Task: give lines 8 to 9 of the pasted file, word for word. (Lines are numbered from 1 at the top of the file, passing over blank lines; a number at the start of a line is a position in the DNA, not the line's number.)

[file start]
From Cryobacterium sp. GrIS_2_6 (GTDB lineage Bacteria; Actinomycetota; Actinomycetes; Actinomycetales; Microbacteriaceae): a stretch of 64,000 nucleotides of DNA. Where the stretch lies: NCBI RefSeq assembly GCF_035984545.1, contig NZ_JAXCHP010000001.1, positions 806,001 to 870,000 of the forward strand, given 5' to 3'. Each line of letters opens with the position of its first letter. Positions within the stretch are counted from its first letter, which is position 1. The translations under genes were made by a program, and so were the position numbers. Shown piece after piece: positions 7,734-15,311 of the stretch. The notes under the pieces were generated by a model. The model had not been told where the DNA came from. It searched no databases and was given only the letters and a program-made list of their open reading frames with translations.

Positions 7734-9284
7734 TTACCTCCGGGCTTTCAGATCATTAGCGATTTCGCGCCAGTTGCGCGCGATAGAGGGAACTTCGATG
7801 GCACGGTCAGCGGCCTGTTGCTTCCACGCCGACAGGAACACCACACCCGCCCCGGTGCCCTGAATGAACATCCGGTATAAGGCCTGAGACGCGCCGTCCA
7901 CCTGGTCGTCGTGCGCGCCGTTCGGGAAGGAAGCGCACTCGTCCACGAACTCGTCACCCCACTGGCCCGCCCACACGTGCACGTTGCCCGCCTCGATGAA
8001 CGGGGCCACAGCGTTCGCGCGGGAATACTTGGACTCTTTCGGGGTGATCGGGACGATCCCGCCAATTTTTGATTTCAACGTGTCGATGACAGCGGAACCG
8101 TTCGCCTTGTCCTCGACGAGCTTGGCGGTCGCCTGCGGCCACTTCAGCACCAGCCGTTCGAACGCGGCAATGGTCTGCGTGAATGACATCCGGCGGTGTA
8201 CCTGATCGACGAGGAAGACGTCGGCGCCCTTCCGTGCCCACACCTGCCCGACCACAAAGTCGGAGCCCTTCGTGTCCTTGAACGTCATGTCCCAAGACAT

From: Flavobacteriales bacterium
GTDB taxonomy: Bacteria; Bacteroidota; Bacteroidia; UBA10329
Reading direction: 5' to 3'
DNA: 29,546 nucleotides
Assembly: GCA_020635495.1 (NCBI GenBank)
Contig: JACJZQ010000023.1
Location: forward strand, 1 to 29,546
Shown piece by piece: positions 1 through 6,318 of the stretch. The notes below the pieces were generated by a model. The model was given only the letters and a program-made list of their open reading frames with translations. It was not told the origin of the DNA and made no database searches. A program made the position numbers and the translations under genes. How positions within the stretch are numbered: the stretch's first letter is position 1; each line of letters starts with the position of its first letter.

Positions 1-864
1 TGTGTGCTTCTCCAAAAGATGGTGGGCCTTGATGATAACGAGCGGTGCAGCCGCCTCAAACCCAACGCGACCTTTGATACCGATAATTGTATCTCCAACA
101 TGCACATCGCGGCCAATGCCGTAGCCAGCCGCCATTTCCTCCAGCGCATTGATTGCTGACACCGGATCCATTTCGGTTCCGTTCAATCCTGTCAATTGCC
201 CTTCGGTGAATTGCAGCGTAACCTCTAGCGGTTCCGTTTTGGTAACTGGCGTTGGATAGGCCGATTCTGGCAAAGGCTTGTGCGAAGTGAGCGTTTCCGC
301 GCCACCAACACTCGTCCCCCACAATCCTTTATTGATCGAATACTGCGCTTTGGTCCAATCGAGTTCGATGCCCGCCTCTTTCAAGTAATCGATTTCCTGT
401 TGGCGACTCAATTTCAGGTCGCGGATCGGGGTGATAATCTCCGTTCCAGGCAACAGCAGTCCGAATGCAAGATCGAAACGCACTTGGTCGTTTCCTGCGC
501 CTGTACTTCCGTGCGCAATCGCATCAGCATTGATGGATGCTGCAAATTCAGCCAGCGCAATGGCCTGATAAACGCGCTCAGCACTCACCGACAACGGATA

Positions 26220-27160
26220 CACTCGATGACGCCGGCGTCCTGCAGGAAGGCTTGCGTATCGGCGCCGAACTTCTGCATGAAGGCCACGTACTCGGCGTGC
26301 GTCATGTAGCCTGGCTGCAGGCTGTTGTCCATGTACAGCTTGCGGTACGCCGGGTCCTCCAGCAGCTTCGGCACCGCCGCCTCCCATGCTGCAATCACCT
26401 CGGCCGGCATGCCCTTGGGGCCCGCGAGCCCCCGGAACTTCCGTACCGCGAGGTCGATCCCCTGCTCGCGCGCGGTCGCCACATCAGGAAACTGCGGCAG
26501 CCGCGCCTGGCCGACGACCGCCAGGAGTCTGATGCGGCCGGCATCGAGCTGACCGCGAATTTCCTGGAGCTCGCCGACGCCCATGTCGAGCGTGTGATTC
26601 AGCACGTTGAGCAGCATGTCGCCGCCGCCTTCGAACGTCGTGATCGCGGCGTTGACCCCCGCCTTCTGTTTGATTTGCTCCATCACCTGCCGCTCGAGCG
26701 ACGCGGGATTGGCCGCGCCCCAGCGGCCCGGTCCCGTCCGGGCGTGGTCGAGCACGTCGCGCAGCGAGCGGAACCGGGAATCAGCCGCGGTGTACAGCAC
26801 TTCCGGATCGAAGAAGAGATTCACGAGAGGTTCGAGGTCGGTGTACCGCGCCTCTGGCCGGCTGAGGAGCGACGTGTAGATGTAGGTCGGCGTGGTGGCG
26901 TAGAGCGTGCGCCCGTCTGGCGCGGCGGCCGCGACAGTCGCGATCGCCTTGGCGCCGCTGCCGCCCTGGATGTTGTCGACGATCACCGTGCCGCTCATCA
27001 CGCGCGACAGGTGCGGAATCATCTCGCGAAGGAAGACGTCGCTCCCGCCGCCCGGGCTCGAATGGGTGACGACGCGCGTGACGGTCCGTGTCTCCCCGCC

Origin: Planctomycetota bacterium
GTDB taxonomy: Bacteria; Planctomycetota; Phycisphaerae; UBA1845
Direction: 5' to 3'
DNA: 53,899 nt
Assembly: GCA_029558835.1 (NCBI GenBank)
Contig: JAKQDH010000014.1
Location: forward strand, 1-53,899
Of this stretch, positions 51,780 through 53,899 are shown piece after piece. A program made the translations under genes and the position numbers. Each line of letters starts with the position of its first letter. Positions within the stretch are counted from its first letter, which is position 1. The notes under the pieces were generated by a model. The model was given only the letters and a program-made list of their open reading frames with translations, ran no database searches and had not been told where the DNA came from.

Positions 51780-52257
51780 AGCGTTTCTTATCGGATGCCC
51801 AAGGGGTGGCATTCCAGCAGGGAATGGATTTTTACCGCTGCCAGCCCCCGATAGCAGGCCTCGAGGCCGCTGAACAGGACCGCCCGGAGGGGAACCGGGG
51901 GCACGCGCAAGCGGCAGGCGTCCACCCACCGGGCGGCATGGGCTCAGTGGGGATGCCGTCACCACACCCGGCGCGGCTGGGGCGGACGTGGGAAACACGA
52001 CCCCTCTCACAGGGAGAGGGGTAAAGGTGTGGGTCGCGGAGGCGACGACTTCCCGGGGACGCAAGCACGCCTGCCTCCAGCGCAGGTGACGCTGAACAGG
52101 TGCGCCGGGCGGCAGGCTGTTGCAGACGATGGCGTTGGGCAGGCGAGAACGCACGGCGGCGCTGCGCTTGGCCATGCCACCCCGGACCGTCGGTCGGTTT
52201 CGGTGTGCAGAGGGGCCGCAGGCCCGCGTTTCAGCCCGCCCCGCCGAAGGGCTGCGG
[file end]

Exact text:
8201 CCTGATCGACGAGGAAGACGTCGGCGCCCTTCCGTGCCCACACCTGCCCGACCACAAAGTCGGAGCCCTTCGTGTCCTTGAACGTCATGTCCCAAGACAT

From: Flavobacteriales bacterium